- The Washington Times - Friday, November 1, 2002

Mazda's all-new flagship sedan, the Mazda6, offers independent suspension, four-wheel disc brakes, 160 horsepower and a new answer to the age-old automotive question: how to make an everyday car seem extraordinary.
Positioned against a formidable competitor lineup that includes the VW Passat, BMW 3-series, Honda Accord, Nissan Altima and Toyota Camry, the Mazda6 is built on a brand-new platform that replaces both the 626 and the Millenia models.
Offered over the course of the next year in three models sedan, hatchback and wagon the new '6' follows on the heels of its successful Protege5 cousin, which was introduced as a 2002 model last year. So far, the '6' seems to be an appropriate encore to the Protege5's performance on the sales charts. More than 1,500 units of the Mazda6 wagon versions were sold within two weeks of the vehicle's introduction in Japan on June 24, and European and Japanese orders for sedan and hatchback models were six times higher than Mazda expected within the first month or the vehicle's appearance on the market.
On the heels of this success, Mazda hopes to double its share in the U.S. and European markets, and the '6' is seen as one of the ways this Asian manufacturer will get there. Having shifted from its strategy of tailgating Toyota and Honda in every vehicle segment, this automaker now is focusing on its core strengths, including the ever-popular Miata and the best-selling MPV minivan. Since 1996, Mazda has cut jobs, tightened its belt and pinned its hopes on these superstars.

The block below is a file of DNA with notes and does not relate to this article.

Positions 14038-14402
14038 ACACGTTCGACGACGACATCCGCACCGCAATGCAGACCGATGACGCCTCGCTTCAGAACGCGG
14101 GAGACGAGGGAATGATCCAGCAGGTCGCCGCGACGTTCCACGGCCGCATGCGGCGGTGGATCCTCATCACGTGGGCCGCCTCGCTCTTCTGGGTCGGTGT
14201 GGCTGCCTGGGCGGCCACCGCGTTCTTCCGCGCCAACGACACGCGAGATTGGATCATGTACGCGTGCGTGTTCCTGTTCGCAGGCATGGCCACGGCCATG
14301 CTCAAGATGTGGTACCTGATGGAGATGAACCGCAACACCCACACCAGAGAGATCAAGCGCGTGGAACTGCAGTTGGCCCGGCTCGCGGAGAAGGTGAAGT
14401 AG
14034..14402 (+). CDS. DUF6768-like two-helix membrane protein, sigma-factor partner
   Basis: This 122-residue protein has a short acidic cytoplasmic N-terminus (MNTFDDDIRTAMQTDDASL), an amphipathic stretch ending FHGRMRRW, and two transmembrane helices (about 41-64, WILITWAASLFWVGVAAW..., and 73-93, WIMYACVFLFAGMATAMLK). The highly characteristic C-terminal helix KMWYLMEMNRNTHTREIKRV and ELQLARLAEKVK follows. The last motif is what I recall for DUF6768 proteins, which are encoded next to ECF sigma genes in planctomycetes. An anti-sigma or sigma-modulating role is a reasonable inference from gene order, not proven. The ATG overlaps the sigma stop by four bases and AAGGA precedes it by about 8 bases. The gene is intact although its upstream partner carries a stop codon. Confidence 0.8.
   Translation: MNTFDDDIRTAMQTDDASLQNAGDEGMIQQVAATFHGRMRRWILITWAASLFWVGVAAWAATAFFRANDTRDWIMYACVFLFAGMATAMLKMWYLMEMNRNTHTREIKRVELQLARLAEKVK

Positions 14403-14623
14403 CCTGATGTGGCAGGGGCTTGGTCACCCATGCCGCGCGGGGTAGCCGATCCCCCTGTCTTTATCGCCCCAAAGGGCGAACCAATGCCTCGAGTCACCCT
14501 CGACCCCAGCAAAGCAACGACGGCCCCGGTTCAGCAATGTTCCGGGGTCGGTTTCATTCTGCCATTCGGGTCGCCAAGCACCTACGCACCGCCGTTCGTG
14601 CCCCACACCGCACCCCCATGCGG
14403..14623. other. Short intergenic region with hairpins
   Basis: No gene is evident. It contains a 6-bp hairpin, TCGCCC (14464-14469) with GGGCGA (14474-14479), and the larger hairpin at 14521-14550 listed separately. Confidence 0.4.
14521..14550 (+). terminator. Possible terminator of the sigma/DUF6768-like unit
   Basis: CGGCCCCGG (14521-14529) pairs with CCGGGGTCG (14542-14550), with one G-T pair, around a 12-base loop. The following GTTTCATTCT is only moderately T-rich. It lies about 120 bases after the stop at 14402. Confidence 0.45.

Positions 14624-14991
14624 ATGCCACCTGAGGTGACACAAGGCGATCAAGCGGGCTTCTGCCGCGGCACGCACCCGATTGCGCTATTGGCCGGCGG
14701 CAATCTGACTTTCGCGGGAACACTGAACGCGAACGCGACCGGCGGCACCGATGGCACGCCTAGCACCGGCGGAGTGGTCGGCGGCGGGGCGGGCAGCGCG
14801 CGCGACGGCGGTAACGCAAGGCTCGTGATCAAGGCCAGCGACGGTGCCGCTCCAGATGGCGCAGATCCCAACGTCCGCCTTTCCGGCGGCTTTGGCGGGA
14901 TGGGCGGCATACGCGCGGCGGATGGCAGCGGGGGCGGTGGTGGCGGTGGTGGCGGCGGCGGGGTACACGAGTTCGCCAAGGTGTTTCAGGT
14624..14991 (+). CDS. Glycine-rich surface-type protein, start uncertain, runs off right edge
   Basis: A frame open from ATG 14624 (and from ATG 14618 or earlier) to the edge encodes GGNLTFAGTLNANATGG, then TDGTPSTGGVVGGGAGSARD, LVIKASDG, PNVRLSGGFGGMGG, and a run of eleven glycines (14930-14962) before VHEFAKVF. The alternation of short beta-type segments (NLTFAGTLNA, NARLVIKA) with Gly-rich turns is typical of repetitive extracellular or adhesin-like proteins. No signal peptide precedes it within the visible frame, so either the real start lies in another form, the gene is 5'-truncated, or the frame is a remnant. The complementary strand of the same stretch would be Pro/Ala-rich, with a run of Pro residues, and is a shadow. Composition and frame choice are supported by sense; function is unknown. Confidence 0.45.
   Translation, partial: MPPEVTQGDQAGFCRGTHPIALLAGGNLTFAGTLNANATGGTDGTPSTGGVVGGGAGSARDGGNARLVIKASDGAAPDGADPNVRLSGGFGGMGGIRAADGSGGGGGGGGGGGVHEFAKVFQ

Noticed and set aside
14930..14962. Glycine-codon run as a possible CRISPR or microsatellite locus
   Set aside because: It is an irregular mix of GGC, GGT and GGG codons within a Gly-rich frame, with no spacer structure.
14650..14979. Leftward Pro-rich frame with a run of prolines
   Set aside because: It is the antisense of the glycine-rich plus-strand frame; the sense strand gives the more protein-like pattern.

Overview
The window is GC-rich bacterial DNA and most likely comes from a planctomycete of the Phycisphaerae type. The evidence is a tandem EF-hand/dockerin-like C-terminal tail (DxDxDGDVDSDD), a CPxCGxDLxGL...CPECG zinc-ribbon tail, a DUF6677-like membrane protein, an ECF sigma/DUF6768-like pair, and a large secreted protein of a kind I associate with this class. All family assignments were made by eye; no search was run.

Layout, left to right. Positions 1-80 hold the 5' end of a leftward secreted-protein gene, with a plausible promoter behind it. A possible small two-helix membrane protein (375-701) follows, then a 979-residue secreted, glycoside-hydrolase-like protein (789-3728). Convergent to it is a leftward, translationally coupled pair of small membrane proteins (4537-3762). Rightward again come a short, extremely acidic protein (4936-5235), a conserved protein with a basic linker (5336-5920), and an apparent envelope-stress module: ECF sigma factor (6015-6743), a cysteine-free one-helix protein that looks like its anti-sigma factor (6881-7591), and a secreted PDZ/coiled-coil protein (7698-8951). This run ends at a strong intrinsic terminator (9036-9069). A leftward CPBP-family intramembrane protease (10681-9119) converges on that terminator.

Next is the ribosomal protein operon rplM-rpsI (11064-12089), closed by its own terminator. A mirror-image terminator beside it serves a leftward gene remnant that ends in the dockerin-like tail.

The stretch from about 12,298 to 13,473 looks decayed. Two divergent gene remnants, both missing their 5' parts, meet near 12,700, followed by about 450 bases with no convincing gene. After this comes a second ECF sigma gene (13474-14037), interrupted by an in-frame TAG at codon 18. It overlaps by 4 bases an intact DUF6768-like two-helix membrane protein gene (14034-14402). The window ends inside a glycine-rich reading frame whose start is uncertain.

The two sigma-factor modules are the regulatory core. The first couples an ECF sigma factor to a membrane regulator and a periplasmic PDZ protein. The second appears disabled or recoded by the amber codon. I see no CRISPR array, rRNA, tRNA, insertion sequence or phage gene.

Now, the '6' is taking center stage. A clean, modern exterior seems inspired by European design, with sleek cat's-eye headlamps, five-spoke wheels with 16-inch tires and a narrow, chrome-accented grille. A rising beltline and wide windshield give the car a crouching, starting-line-ready stance. The wagon model's snipped rear end and angled rear windows echo the lines of the BMW 5-series sport wagon, and the hatchback recalls elements of the 'new' Mustang, with a low air dam and hatch-mounted spoiler.
Sport Package versions get 17-inch five-spoke cast-aluminum wheels with 215/50VR-17 all season radials, halogen fog lamps integrated into the headlamp clusters, a front air dam, side sill extensions along with a rear apron and rear spoiler with an integrated center high-mount brake lamp. Not just for show, the Sport Package has improved road handling and steering response.
Two available powertrains give this lineup its "zoom-zoom." The standard engine is a 2.3-liter four-cylinder producing 160 horsepower and 155 foot-pounds of torque; drivers can also choose an optional 3.0-liter V-6 that puts out 218 horsepower and 192 foot-pounds of torque. Both are available with five-speed manual or automatic transmissions; four-cylinder engines can be matched to a four-speed automatic, while the V-6 gets a five-speed automatic. Each powertrain meets ULEV emissions ratings.